Weymouth individuals honoured in special event

TEAMWORK: The Wyke Regis Coastguard Rescue Team

HONOUR: Coastguard officers with their Diamond Jubilee Medals

District operations manager Mark Rodaway, Mark Charles and Lord Lieutenant of Dorset Valerie Pitt-Rivers

First published in News Dorset Echo: Photograph of the Author by , Chief Reporter

A STONEMASON, a teacher and a postman were among those honoured for their work in keeping Weymouth’s coastline safe.

Aside from their day jobs, the volunteers of the Wyke Coastguard Rescue Team are one of the busiest coastguard teams in the country regularly responding to emergency ‘shouts’ along the coastline.

Their work is very varied and the volunteers are highly trained.

Just some of the work they do includes cliff rescues, searches for missing people, patrolling the coastline, educating the public about safety and manning the helicopter landing site at Dorset County Hospital.

In a special ceremony, they were presented with Diamond Jubilee medals for five years of service by Lord Lieutenant of Dorset Valerie Pitt-Rivers.

Awards were also given to other long-serving staff members of the coastguard agency.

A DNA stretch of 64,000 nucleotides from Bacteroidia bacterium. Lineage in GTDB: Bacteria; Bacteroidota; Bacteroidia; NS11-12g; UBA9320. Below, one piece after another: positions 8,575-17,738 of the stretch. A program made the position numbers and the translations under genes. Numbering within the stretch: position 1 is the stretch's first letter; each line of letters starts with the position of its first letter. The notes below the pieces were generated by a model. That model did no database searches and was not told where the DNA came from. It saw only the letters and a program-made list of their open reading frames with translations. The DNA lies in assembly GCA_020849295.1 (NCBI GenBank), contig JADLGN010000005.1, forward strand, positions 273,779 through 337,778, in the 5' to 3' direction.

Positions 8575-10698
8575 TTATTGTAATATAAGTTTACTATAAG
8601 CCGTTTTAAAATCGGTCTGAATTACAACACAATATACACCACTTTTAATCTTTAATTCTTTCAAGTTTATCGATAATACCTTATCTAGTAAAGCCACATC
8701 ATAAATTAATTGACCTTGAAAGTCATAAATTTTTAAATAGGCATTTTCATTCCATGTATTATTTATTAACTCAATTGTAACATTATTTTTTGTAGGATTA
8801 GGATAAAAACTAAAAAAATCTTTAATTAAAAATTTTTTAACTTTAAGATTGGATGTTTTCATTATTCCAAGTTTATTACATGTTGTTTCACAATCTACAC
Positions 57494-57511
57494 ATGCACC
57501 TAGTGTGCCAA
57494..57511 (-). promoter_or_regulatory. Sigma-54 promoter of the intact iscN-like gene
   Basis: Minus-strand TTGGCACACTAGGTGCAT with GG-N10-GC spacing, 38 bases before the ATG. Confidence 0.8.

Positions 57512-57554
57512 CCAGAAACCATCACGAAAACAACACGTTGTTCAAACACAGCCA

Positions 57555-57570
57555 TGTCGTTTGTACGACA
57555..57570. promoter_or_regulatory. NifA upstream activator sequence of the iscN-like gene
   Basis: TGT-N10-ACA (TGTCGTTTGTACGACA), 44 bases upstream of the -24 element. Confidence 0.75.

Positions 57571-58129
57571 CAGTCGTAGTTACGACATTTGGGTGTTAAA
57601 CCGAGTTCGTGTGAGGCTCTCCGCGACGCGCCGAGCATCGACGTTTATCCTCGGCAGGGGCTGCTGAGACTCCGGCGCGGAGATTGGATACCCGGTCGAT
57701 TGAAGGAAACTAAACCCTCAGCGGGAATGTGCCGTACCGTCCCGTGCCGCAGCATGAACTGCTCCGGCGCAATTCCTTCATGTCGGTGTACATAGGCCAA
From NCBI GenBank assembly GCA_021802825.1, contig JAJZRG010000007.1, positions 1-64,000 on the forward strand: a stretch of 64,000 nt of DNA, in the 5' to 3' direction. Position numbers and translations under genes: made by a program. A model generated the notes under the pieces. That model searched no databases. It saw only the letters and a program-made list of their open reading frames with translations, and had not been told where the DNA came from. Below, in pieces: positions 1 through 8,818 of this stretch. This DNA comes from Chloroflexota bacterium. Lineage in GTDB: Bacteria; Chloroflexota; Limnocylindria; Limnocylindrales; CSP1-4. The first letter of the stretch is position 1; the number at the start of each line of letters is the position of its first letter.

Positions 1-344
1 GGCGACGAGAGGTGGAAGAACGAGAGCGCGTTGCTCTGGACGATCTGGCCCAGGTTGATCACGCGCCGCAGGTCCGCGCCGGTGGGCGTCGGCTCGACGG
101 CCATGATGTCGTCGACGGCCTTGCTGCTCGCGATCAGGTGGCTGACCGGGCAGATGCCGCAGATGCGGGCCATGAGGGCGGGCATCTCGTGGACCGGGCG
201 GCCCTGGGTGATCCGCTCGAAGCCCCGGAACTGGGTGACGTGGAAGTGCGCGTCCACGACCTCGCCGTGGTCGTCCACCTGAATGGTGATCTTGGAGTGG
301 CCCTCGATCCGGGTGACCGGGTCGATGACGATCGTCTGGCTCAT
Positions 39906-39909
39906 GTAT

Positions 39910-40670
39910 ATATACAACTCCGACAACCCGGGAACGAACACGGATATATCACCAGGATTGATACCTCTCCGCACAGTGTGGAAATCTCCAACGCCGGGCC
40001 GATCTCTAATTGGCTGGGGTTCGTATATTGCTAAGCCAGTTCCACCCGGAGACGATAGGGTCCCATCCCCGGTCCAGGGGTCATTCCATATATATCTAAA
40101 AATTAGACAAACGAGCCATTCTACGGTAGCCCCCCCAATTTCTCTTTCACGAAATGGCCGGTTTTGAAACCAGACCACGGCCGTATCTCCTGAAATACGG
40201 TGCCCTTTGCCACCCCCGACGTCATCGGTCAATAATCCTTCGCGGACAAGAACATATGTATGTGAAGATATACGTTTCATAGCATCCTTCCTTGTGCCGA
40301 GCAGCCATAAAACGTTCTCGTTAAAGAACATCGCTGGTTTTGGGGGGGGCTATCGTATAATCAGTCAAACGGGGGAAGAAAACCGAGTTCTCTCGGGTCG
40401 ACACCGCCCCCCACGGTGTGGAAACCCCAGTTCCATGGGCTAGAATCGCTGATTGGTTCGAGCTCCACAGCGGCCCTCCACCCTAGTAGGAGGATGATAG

Mrs Pitt-Rivers told them: “It is a great service you give to the community and all those people and all of those ships I have seen on your charts.

“I just couldn’t believe you have got all of those ships to look after as well as people falling off cliffs and things.

District operations manager Mark Rodaway said: “If you added up all of the service given by the people in this room, it would be more than 250 years.

“The Coastguard is such a small service nationally, and we don’t always get the recognition, in terms of honouring these individuals.

“They have all worked so hard and are thoroughly deserving of these medals.”

The Wyke Regis Coastguard Rescue Team attends around 200 incidents a year and is one of the busiest teams in the country.

Wyke Regis station officer Mark Fagg said: “I think one of my most memorable experiences will be the Olympics. We did a fairly large job during the Games and there were so many people watching us.”

Mr Fagg, who works for the service from 6am until 6pm five days a week will receive a medal for long service next year.

He said that his stonemasonry work fits in ‘surprising well’ around his coastguard duties.

He added: “I will be 47 next year and receive my long service medal, but I will keep going for as long as I am able to.”

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